Enormous progress has been made in the field of rheumatology in the past several decades, historically led by publicly funded academic innovators but in more recent times with much greater involvement of the pharmaceutical industry. This shift in resources has created a complex new model for reinvestment in the medical community in which the vast majority of private funds are redirected towards influencing the prescription behaviour of practitioners through ‘key opinion leaders’, with the main purpose of enhancing and perpetuating profit rather than innovation and critical thinking, and often at the expense of partnerships with scientists (that is, basic and translational researchers) and academic collaborations. This new episteme brings multiple opportunities to rethink approaches to sustaining long-term critical research in the field, ultimately maximizing the return on investment: scientific knowledge for the benefit of patients and society. Central to such strategies should be the rebalancing of academia–industry partnerships towards academic research and the involvement of ‘innovation and knowledge leaders’, rather than mostly key opinion leaders.
During the course of the past century, biomedical research has brought about previously unimaginable advances in the understanding of disease pathogenesis and therapeutics and, with these advances, a dramatic reduction in deadly infections and uncontrollable inflammatory processes. The field of rheumatology has been at the forefront of this revolution, owing in large part to the ingenuity of astute clinicians and brilliant scientists backed mostly by federal funding. Within the past three decades, another paradigm shift in the treatment of chronic immune-mediated inflammatory diseases was led by the advent of monoclonal antibody technology and other modulators of specific immune pathways. These discoveries, supported by academic innovation, were soon expanded (rather exponentially) by the pharmaceutical industry, which generated a rapid accumulation of unparalleled financial wealth and resources by private companies at a time when public funding has been stalling1.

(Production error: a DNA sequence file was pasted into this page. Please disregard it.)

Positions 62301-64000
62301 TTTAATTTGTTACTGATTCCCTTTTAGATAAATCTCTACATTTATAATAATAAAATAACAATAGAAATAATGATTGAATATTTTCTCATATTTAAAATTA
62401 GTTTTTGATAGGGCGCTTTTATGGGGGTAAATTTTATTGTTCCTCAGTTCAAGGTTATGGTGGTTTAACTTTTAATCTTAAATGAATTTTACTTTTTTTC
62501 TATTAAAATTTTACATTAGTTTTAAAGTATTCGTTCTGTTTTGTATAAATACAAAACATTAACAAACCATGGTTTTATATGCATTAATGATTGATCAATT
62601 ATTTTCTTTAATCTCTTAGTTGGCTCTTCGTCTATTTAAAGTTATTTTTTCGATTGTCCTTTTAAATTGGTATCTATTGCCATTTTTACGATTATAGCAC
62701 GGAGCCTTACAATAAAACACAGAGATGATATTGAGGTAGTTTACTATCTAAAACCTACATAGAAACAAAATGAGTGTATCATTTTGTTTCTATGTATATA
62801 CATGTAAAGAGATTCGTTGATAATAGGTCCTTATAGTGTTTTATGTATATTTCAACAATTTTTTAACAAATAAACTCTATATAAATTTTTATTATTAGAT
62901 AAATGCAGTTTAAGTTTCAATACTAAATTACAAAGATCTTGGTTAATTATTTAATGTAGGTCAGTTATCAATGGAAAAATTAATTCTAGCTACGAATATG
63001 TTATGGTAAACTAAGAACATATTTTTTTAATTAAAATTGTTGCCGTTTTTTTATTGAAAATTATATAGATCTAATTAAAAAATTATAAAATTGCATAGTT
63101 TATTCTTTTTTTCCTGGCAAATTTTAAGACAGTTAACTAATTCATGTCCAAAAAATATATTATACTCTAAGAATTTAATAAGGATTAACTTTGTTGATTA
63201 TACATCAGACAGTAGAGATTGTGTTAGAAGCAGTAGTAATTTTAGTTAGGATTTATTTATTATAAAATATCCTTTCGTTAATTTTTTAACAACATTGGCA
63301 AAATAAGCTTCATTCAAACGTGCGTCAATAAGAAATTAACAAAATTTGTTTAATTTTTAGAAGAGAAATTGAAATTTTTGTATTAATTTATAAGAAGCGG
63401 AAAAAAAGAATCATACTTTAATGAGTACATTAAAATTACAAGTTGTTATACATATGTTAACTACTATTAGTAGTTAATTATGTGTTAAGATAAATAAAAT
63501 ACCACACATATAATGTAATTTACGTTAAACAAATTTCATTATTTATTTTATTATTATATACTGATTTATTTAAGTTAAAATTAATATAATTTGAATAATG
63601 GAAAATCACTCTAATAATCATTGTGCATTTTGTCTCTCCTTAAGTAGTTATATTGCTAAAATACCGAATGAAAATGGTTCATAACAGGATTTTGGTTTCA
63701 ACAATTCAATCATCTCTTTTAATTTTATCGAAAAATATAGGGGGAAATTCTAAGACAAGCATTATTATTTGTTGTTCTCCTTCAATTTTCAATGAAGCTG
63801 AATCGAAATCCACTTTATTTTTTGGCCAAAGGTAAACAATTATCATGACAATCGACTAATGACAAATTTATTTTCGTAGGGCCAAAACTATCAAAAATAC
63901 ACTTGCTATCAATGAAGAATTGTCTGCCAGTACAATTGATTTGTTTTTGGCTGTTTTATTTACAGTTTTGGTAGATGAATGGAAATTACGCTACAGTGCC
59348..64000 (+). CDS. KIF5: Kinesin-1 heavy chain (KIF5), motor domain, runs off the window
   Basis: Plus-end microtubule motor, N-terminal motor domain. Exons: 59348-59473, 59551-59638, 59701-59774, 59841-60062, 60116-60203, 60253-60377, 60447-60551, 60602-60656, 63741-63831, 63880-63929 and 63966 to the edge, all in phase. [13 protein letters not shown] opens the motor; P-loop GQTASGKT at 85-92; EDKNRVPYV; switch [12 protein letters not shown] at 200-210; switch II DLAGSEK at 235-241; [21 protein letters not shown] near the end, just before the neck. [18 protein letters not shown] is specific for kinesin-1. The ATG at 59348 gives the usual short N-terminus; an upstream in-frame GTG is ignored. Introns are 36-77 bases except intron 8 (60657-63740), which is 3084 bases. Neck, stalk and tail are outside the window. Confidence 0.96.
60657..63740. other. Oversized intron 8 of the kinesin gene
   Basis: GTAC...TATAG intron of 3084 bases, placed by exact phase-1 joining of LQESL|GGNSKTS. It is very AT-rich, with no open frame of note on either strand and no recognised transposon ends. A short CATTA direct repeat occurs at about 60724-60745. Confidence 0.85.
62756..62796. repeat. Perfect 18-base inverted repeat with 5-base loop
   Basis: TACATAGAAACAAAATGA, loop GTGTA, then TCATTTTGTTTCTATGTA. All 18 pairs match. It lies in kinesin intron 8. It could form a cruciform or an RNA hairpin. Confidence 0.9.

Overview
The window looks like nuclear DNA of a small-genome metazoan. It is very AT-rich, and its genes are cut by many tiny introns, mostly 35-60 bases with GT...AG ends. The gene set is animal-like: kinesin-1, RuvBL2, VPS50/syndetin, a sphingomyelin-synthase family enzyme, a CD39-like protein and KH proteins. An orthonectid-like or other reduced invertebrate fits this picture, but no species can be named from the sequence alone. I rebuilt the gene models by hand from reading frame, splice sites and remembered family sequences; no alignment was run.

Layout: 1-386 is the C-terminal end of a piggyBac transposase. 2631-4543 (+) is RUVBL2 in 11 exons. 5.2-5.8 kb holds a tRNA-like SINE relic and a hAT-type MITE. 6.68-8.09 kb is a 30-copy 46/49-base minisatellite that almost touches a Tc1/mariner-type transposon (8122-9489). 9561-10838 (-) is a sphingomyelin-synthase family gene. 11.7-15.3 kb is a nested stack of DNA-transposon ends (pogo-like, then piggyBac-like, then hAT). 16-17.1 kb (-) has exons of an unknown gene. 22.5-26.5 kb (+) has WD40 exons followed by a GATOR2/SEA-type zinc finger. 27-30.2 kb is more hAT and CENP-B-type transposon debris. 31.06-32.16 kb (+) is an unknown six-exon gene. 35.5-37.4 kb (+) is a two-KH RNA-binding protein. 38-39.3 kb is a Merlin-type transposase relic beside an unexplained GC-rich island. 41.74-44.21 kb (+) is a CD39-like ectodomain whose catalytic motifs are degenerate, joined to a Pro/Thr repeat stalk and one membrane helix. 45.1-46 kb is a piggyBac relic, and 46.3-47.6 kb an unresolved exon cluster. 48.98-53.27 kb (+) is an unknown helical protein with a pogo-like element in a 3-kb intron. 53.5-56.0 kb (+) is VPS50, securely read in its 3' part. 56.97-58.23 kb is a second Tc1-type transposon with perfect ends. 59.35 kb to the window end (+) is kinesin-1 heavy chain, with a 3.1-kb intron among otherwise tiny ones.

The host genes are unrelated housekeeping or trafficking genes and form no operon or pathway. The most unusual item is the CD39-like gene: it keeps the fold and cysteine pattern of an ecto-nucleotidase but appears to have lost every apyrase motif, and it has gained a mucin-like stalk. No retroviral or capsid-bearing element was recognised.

Progress in rheumatology, as in all other fields of medicine, is dependent on the vital interaction between academic science and industry engaged in the arena. The dynamics of this relationship are complex and not always guided by the motivation to enhance knowledge and the development of improved therapeutics. The interaction between academia and industry also includes sophisticated methods that allow for the efficient spreading of opinions that can ultimately alter the prescribing patterns of physicians. In this article, we address the phenomenon of the key opinion leader (KOL), a steadily growing (in both number and influence) entity at the interface between academia and industry. Although serving as the primary nexus between companies and physicians and as a source of potentially valuable clinical information, the overall primary focus of KOLs is arguably aligned with the amplification goal of commercially driven interests. We discuss the challenges and conflicts that have emerged as a consequence of the current paradigm governing academia–industry interactions and question the pre-eminence of opinion-based leadership (that is, the KOL) at the expense of leadership based on innovation and knowledge. Finally, we present concepts and strategies to foster collaborations and expand knowledge that could lead to the discovery of novel targets for diagnostics and therapeutics in rheumatology, for the benefit of individual patients and society at large.
The birth of the KOL
In 1942, at the time when Nanna Svartz was publishing her results on the first rationally designed drug for the treatment of rheumatoid arthritis2, the communications theorist Paul Lazarsfeld was busy trying to take the science of marketing to a whole new level. Lazarsfeld was sceptical about how much the mass (that is, direct-to-consumer) media truly shaped the public’s views. In the course of his research into how Ohio voters actually changed their minds during the 1940 presidential election3, Lazarsfeld discovered that human beings altered their views and preferences more because of trusted figures in their networks — or ‘opinion leaders’ — than because of forces such as advertising. His later work with Elihu Katz4 elaborated on their ‘two-step flow of communication’ theory, which suggests that opinion leaders pay close attention to the mass media and pass on their interpretation of media messages to others.